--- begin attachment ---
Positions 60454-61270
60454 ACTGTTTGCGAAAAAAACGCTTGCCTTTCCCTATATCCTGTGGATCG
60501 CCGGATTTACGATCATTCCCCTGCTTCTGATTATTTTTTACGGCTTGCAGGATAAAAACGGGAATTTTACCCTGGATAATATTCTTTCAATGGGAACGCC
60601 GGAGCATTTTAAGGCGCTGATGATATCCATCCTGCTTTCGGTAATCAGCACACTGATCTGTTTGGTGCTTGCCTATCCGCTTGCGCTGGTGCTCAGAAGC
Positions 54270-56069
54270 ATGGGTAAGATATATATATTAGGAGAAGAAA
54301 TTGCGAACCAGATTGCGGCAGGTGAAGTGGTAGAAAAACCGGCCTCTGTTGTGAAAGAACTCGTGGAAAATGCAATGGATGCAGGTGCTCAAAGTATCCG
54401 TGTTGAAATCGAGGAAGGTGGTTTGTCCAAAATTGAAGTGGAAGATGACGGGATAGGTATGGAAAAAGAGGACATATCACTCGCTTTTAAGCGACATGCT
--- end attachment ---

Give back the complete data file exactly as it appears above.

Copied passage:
Positions 60454-61270
60454 ACTGTTTGCGAAAAAAACGCTTGCCTTTCCCTATATCCTGTGGATCG
60501 CCGGATTTACGATCATTCCCCTGCTTCTGATTATTTTTTACGGCTTGCAGGATAAAAACGGGAATTTTACCCTGGATAATATTCTTTCAATGGGAACGCC
60601 GGAGCATTTTAAGGCGCTGATGATATCCATCCTGCTTTCGGTAATCAGCACACTGATCTGTTTGGTGCTTGCCTATCCGCTTGCGCTGGTGCTCAGAAGC
Positions 54270-56069
54270 ATGGGTAAGATATATATATTAGGAGAAGAAA
54301 TTGCGAACCAGATTGCGGCAGGTGAAGTGGTAGAAAAACCGGCCTCTGTTGTGAAAGAACTCGTGGAAAATGCAATGGATGCAGGTGCTCAAAGTATCCG
54401 TGTTGAAATCGAGGAAGGTGGTTTGTCCAAAATTGAAGTGGAAGATGACGGGATAGGTATGGAAAAAGAGGACATATCACTCGCTTTTAAGCGACATGCT